The Jays Approach, John Farrell, Shi Davidi, et al.

Thursday, August 22 2013 @ 09:21 AM EDT

Contributed by: Gerry

We have had some discussion in a couple of threads yesterday and this morning around John Farrell's comments from yesterday.  The Jays lost last night in a game where Jose Reyes and Rajai Davis could be accused of selfish behaviour.  And now Shi Davidi weighs in.  This debate is partly about tools and development but it is a lot about what is wrong with the Jays, why can they not be in contention in September?  We will likely see a lot of discussion today around the topic "what is wrong with the Jays organization?".  I thought we could do with a separate thread on this.

Now Shi Davidi has a story on this and I am sure others will follow.

On this night there was also Rajai Davis getting picked off second base by Mariano Rivera with Edwin Encarnacion at the plate representing the tying run in the ninth inning. Whether he was on second or third didn’t matter, which is why, unprompted, Gibbons referred to the play as “boneheaded.”

Deja vu of the Blue Jays from last summer.

“You don’t want anyone to get overly frustrated with themselves or the game, (it’s) more just directing the right way to be professional,” said Janssen. “Not only carrying themselves on the field, but also their preparation and the responsibility of being a major-leaguer.”

To that end, Farrell’s comments at a charity seminar over the weekend in Boston and published by Wednesday are particularly intriguing, given the train-wreck he oversaw with the Blue Jays a year ago.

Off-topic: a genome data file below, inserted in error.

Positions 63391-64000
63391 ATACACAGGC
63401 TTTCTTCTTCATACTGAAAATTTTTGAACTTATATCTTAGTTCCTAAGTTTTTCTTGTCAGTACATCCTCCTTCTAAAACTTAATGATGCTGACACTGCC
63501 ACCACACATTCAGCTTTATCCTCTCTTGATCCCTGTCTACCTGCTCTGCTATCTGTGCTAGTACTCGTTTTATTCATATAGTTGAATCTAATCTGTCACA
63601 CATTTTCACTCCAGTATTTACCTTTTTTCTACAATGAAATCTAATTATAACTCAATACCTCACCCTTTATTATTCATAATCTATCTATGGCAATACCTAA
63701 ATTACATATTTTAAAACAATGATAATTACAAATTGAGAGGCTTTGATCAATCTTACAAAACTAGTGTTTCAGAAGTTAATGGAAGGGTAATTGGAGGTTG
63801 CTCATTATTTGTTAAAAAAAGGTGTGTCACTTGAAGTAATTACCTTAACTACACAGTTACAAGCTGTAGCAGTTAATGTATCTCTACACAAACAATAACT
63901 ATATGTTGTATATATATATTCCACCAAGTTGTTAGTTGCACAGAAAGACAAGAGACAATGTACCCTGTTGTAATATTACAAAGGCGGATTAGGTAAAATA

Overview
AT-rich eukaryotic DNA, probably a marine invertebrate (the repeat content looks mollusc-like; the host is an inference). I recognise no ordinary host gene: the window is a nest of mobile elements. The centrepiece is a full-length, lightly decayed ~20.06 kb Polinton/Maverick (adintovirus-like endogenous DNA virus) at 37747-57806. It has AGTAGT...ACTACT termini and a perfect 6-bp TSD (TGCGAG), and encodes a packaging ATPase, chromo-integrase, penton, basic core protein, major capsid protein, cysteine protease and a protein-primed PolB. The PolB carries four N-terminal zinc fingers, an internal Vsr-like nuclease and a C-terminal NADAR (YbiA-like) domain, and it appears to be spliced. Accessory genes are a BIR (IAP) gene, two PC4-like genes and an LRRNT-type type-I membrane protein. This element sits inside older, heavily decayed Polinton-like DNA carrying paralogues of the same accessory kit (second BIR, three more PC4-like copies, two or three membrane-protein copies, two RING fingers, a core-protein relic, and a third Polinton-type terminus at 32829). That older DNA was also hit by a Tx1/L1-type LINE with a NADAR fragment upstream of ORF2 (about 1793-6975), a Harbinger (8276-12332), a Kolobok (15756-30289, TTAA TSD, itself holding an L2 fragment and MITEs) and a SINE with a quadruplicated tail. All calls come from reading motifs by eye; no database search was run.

Asked to discuss the differences between how pitchers are developed by his former and current clubs, he insinuated the Blue Jays don’t focus enough on the mental side of the game.


GM Alex Anthopoulos declined to discuss the matter when reached via email, but Farrell’s comments struck a nerve, in large part because of who they came from, but also because they spoke to some of the lapses that have kept the 2013 Blue Jays from leveraging their talent into more wins.

Whether a more sustained focus on the mental side of competing would have changed the results in some of the many, many games that got away on a play not made, a pitch not executed, a hit not delivered is open for debate.

Maybe it’s as simple as the Blue Jays just not being good enough. But what if they’re not breeding the mental tenacity needed to get to the next level? What if that’s partly why they don’t have that season where everything falls into place, like so many other teams do?


Is this just another chemistry discussion?  Losing teams have poor chemistry, winning teams have good chemistry.  Do losing teams not do the mental things well?  Is there a problem with the manager, or should I say managers?  John Farrell was basically escorted out of town and now his team is in first place.  Is Alex Anthopoulos too inexperienced?  Are there too many voices in the front office? 

This discussion could go in fifty directions, there is not one easy fix for what ails this team.